dc.format.mimetype application/pdf
dc.language.iso eng
dc.publisher JMIR Publications
dc.relation.ispartof JMIR Public Health and Surveillance. 2022;8(7):e32969.
dc.relation.isreferencedby https://jmir.org/api/download?alt_name=publichealth_v8i7e32969_app1.docx&filename=de9477469453e6ba45267ae36de7c83f.docx
dc.relation.isreferencedby https://jmir.org/api/download?alt_name=publichealth_v8i7e32969_app2.docx&filename=3eccf691600e0a0ab5f42432f450a9c0.docx
dc.relation.isreferencedby https://jmir.org/api/download?alt_name=publichealth_v8i7e32969_app3.docx&filename=f59dcf28356c4ff8b29a6492d9be790c.docx
dc.rights © Paul M Garrett, Joshua P White, Simon Dennis, Stephan Lewandowsky, Cheng-Ta Yang, Yasmina Okan, Andrew Perfors, Daniel R Little, Anastasia Kozyreva, Philipp Lorenz-Spreen, Takashi Kusumi, Yoshihisa Kashima. Originally published in JMIR Public Health and Surveillance (https://publichealth.jmir.org), 15.07.2022. This is an open-access article distributed under the terms of the Creative Commons Attribution License (https://creativecommons.org/licenses/by/4.0/), which permits unrestricted use, distribution, and reproduction in any medium, provided the original work, first published in JMIR Public Health and Surveillance, is properly cited. The complete bibliographic information, a link to the original publication on https://publichealth.jmir.org, as well as this copyright and license information must be included.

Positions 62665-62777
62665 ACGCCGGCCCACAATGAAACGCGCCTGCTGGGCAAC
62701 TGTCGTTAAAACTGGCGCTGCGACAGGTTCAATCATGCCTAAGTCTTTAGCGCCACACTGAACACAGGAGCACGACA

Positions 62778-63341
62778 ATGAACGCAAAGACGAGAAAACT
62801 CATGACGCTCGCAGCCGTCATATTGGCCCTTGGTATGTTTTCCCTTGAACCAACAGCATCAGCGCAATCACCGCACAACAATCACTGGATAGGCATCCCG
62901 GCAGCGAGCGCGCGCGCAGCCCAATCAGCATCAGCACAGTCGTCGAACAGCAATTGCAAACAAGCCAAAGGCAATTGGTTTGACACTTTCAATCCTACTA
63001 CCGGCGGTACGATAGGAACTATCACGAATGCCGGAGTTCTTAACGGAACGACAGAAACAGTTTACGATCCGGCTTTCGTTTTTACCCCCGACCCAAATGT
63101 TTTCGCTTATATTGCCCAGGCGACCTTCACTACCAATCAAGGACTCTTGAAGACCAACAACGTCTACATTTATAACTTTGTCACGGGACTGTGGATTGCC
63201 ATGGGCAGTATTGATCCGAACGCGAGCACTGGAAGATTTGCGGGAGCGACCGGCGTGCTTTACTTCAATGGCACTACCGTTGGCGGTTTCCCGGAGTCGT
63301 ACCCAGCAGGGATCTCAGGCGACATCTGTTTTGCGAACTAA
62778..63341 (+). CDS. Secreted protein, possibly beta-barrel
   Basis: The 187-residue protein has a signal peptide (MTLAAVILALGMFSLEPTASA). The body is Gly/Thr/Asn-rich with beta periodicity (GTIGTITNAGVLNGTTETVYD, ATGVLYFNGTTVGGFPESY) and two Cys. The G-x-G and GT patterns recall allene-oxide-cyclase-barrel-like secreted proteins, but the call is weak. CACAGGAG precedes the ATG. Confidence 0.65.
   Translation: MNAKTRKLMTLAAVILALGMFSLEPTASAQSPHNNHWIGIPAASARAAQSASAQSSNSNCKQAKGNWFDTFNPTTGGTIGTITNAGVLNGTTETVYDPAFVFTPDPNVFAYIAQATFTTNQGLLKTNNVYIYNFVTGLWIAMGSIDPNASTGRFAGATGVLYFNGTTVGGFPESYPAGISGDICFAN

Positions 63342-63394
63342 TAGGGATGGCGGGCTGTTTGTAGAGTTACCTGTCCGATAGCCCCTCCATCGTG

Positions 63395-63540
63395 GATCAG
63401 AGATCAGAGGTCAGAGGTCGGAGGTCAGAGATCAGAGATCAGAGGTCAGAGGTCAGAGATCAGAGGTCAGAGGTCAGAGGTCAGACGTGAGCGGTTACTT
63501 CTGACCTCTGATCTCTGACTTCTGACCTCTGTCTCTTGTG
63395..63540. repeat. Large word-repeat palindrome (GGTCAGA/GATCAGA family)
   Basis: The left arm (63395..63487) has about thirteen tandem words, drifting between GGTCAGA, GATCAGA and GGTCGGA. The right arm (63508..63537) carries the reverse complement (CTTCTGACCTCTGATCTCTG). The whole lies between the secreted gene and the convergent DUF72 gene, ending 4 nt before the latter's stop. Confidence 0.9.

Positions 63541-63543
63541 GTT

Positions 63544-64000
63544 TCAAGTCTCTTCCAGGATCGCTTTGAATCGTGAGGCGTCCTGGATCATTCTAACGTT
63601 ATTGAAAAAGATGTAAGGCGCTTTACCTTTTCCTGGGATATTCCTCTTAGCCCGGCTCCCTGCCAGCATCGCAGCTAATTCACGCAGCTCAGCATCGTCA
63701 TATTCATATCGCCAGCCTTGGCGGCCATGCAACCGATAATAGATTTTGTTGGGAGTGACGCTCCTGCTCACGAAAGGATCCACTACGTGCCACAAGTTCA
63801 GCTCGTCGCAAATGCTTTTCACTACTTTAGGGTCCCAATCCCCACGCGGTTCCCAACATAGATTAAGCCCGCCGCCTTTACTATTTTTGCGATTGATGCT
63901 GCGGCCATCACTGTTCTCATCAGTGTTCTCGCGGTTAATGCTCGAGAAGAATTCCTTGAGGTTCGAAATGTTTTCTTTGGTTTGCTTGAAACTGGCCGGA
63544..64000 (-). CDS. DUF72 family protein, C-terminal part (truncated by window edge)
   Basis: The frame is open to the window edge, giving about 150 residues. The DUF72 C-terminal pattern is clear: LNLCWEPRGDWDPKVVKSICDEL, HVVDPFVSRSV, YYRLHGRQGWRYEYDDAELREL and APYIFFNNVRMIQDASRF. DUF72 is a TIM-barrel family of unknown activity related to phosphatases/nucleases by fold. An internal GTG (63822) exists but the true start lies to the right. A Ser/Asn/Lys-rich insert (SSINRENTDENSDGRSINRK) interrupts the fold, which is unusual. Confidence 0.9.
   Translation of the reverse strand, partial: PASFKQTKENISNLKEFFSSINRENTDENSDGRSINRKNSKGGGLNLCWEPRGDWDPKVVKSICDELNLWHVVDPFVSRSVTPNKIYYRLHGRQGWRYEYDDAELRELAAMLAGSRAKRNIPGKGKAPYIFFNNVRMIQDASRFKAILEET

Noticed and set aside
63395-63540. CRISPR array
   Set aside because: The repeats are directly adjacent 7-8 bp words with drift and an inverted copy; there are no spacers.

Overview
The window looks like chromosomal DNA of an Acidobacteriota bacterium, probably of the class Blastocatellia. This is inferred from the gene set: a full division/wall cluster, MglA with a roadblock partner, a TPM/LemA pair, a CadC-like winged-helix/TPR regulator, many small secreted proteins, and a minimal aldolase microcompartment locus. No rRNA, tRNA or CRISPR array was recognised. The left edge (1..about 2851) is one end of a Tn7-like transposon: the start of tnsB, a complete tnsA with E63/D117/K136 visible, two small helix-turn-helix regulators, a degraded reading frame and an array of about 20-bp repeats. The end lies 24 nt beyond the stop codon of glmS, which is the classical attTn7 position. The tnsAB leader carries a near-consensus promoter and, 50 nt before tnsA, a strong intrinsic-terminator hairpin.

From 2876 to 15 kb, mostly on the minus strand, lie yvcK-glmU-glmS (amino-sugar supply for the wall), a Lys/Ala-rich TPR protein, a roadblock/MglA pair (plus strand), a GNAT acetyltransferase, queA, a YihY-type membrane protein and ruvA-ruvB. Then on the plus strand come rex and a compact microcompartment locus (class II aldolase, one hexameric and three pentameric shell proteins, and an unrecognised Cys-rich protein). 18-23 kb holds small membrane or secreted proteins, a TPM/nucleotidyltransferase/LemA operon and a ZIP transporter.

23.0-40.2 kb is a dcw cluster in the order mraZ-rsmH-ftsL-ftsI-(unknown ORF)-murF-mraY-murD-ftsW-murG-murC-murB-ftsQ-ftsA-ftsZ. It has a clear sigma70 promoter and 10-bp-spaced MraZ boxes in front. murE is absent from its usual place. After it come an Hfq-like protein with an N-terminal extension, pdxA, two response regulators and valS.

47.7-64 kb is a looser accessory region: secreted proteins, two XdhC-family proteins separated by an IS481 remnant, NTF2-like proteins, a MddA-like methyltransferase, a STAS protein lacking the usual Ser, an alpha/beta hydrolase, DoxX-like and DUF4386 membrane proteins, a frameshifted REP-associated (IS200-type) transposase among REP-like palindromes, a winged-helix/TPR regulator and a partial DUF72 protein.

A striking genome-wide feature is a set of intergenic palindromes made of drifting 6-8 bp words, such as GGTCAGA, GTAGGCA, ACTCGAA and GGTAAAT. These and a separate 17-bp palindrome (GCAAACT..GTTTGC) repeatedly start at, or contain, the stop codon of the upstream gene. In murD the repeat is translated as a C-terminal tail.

dc.rights.uri https://creativecommons.org/licenses/by/4.0/
dc.title Papers please: predictive factors of national and international attitudes toward immunity and vaccination passports: online representative surveys
dc.type info:eu-repo/semantics/article
dc.identifier.doi http://dx.doi.org/10.2196/32969
dc.subject.keyword COVID-19
dc.subject.keyword immunity passport
dc.subject.keyword vaccination passport
dc.subject.keyword cross-cultural
dc.subject.keyword health policy
dc.subject.keyword digital certificates
dc.subject.keyword SARS-CoV-2
dc.subject.keyword vaccine
dc.subject.keyword policy
dc.subject.keyword international
dc.relation.projectID info:eu-repo/grantAgreement/EC/H2020/964728
dc.rights.accessRights info:eu-repo/semantics/openAccess
dc.type.version info:eu-repo/semantics/publishedVersion